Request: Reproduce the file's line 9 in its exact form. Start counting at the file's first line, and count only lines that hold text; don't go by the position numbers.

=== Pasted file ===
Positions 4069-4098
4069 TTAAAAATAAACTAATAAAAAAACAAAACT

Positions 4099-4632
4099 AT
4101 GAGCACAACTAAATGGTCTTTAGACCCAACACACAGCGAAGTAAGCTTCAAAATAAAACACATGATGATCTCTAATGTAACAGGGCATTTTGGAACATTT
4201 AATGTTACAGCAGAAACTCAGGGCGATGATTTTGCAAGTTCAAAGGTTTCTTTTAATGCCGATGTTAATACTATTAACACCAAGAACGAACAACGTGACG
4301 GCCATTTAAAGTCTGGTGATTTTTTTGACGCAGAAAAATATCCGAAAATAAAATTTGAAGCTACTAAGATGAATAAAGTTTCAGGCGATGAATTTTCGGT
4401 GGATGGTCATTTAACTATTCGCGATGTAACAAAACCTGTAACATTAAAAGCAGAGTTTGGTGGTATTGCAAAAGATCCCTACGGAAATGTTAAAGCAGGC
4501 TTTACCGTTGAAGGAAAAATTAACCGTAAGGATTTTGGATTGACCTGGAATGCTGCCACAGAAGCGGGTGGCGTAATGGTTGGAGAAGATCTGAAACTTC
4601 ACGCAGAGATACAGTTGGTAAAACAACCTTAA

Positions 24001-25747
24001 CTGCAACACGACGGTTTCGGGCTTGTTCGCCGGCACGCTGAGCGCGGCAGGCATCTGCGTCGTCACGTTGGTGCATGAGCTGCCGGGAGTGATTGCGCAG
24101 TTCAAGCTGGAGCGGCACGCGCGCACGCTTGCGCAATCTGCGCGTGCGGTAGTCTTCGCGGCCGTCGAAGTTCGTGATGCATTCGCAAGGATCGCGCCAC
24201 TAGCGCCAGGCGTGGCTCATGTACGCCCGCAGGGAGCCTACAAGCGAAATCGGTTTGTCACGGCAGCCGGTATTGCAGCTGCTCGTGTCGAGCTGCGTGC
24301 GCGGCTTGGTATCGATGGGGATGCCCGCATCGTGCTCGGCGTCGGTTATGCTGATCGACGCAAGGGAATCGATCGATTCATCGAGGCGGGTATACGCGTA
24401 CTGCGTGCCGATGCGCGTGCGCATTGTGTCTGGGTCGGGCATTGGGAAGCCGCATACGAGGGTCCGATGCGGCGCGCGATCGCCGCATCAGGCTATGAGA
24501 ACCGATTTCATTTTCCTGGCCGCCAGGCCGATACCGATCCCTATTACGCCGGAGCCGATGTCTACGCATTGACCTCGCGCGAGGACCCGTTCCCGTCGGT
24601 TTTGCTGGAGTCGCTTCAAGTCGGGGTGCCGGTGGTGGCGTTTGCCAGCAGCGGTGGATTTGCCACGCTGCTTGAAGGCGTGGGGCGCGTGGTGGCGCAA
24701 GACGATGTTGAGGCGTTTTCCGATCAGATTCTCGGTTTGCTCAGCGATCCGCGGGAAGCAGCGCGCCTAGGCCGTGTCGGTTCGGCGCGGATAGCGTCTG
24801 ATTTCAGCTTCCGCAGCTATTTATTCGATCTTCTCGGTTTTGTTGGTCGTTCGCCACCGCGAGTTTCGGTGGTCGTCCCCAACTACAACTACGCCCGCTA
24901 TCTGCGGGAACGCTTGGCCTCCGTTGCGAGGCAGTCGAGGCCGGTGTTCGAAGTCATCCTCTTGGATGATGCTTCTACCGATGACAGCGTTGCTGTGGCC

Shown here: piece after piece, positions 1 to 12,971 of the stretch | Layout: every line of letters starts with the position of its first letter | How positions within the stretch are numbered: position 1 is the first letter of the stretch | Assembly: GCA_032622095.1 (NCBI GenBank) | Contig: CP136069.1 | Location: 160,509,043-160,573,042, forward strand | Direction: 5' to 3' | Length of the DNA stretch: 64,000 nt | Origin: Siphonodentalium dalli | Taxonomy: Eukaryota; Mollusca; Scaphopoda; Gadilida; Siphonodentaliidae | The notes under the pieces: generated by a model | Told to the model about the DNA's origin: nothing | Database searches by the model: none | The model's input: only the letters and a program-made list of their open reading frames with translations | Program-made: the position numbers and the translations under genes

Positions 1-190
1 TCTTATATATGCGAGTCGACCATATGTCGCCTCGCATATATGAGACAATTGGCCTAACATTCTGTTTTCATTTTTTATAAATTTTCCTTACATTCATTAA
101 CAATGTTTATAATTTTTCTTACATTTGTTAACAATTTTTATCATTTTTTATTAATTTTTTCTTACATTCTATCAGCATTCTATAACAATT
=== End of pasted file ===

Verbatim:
4501 TTTACCGTTGAAGGAAAAATTAACCGTAAGGATTTTGGATTGACCTGGAATGCTGCCACAGAAGCGGGTGGCGTAATGGTTGGAGAAGATCTGAAACTTC